Another pub, Casey’s of Raheenagh in Limerick, also received a Closure Order relating to its kitchen, its store room off the kitchen and the part of the keg/bottle store room used for food production activities as well as a table with fryers and a soup tureen.
Some of the reasons for the six Closure Orders in December included: open bin of uncovered animal (meat) waste stored outside a premises, within easy access of vermin and pests; an establishment stored meat considered unfit for human consumption due to putrefaction, foreign body contamination and poor storage conditions; an unregistered meat food business was operating with no food safety procedures or records to fulfil meat traceability requirements; a freezer room had been switched off leading to an interruption to the cold chain with frozen meat haphazardly stored alongside frozen animal by-product waste; previous inspection notes such as improving hygiene and cleaning practices were not followed; growth visible within a freezer storing baguettes; food workers were not wearing protective clothing when preparing sandwiches, baguettes and wraps; and rodent droppings noted on packet of foods on sale to the public and in the area where foods were re-packed for sale.
In all, 77 Enforcement Orders were served on food businesses for breaches of food safety legislation in 2022, an increase of 31% on the 59 that were served in 2021. The increase in Enforcement Orders follows almost a full year of normal food business operations following the lifting of remaining Covid-19 restrictions in early 2022.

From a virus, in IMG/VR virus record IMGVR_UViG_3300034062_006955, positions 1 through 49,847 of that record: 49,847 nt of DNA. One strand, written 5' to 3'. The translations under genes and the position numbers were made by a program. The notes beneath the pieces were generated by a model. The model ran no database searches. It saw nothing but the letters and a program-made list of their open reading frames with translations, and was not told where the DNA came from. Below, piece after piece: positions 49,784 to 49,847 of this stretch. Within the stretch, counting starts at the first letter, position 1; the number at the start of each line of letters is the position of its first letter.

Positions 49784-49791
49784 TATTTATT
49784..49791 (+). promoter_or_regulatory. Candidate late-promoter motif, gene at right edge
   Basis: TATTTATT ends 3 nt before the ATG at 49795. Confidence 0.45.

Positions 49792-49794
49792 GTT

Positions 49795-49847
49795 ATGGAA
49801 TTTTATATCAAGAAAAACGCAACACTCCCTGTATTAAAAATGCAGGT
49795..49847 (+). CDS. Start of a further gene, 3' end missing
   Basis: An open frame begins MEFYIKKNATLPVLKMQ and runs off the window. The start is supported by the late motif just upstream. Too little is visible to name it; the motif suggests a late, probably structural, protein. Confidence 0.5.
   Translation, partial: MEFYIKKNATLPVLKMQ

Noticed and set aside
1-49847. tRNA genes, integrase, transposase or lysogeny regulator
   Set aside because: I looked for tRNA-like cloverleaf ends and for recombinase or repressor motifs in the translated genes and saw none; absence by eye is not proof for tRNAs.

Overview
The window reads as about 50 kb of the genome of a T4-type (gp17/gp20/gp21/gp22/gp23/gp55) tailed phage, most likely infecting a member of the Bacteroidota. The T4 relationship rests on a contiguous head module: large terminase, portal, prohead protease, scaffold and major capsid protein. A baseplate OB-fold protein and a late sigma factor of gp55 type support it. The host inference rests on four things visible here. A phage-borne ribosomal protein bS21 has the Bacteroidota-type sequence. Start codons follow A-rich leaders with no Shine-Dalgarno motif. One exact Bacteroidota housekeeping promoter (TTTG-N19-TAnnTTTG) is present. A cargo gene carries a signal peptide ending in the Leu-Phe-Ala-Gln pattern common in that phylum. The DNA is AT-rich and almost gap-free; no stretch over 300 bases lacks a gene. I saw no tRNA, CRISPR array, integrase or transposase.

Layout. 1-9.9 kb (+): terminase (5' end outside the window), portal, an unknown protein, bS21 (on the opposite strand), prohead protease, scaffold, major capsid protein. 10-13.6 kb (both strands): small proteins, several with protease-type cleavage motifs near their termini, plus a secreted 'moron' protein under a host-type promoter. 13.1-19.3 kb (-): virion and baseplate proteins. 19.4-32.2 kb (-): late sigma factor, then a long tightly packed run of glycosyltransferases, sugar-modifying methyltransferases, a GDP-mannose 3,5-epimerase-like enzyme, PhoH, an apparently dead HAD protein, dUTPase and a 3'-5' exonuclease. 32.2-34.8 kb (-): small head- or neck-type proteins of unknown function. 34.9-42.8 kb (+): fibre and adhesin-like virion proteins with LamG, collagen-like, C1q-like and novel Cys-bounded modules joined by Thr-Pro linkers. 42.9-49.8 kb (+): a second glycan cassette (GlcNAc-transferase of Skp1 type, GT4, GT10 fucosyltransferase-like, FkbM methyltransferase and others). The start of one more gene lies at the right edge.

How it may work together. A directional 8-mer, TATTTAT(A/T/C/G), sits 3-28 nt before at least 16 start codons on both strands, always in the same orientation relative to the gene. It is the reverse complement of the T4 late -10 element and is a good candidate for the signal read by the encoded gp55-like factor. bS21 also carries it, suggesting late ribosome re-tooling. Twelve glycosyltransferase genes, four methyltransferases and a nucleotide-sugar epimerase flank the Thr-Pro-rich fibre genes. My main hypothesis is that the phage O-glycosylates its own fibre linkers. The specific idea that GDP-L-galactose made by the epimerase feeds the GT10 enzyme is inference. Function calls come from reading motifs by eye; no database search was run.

Between the 1st of January and the 31st of December 2022, 65 Closure Orders and 12 Prohibition Orders were issued by Environmental Health Officers in the Health Service Executive, sea-fisheries protection officers in the Sea-Fisheries Protection Authority and FSAI officers on food businesses throughout the country.
Enforcement Orders are served on food businesses only when a risk to consumer health has been identified or where there are a number of ongoing breaches of food legislation,” explained FSAI Chief Executive Dr Pamela Byrne, “It is disappointing that month after month food inspectors find similar, basic and fundamental breaches of food law”.